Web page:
• Are active and can sometimes be observed moving through the hair

Sucking lice:

  • infest only mammals

  • have a head with a pointed appearance and narrower than the thorax

  • have piercing mouthparts

  • feed on blood

  • move slowly and are often found with mouthparts embedded in the skin

Pediculosis can result in dermatologic disease, production loss, and occasionally anemia due to blood loss. In addition, lice may be vectors of viruses, bacteria, fungi, and protozoa. Some lice species also serve as intermediate hosts of other parasites, such as cestodes.

Clinical Findings and Diagnosis of Lice in Animals

  • Pruritus, self-trauma

  • Presence of lice and/or nits

Pediculosis is manifested by pruritus and dermal irritation, resulting in scratching, rubbing, and biting of infested areas. A generally unthrifty appearance, rough coat, and lowered production in farm animals is common. In severe infestations, there may be loss of hair and local scarification. Extreme infestation with bloodsucking lice can lead to anemia; in rare cases, extreme infestation with chewing lice on dogs also can result in anemia. The constant crawling and piercing or biting of the skin may lead to restless behavior in hosts, and the wounds resulting from feeding by lice and rubbing by hosts can become infected.

Infestations can be more common in the winter in production animals and more common in stressed animals and in animals in a poor system of management. Crowding (eg, in the winter housing of production animals, or among caged and indoor free-roaming birds) also can increase lice infestations.

Diagnosis is based on the presence of lice. The hair should be parted, and the skin and proximal portion of the coat examined under good lighting. The hair of large animals should be parted on the face, neck, ears, topline, dewlap, escutcheon, tail base, and tail switch. The head, legs, feet, and scrotum should not be overlooked, particularly in sheep. On small animals, the nits are more readily visible. Occasionally, when the coat is matted, lice become evident when the mass is broken apart. Diagnosis may be aided by use of a magnification device. An otoscope, without the otoscopy cone, may be useful for this purpose.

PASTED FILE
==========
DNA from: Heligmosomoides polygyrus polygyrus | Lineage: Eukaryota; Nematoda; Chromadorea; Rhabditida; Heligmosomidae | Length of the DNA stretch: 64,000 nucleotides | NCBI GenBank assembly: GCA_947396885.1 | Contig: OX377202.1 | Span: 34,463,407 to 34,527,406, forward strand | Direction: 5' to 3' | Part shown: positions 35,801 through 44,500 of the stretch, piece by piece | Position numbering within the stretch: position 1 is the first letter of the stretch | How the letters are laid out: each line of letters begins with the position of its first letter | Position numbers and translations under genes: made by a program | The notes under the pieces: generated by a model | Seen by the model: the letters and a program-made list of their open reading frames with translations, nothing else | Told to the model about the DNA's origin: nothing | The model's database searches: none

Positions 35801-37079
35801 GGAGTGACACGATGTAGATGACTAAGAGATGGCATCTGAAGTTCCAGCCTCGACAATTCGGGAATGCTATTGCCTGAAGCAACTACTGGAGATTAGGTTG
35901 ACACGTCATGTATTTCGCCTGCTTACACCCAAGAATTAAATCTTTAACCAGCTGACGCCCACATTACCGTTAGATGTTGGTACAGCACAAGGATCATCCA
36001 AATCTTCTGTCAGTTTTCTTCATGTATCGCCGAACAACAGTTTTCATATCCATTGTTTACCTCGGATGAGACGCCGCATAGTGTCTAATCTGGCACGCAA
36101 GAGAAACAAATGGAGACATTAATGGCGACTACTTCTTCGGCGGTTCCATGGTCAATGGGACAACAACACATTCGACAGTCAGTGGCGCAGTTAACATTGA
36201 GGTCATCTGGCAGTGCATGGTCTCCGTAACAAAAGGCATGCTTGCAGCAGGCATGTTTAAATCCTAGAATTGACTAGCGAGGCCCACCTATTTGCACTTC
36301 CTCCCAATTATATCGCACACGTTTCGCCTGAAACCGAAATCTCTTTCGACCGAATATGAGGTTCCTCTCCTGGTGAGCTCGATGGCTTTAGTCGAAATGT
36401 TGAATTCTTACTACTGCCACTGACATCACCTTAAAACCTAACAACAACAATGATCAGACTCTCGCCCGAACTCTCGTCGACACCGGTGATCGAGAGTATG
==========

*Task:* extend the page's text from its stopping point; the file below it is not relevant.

Treatment of Lice in Animals

  • Extermination of adult and nymphal life stages

  • Prevention of transmission within a herd, flock, or household

  • Washing of animal equipment and bedding to prevent transmission via fomites

  • Modification of animal management to avoid overcrowding, poor nutrition, and stress

Successful louse control requires addressing multiple factors, including treatment of the affected animal(s), treatment of contact animals, environmental control, and elimination of stressors that either permitted initial infestation or exacerbated infestation. Effective treatment results in prompt improvement of clinical signs.

It is the veterinarian's duty to recommend a safe and effective treatment regimen. In the US, ectoparasiticides are regulated by the EPA or the FDA Center for Veterinary Medicine. As a general rule, if a product is applied topically to an animal to treat ectoparasites and the compound is not absorbed systemically, it likely falls under the jurisdiction of the EPA. If a product is administered parenterally, or if it is applied topically for systemic absorption, it likely falls under the jurisdiction of the FDA. This distinction is important for veterinarians to recognize because there is no legal extra-label use of products regulated by the EPA.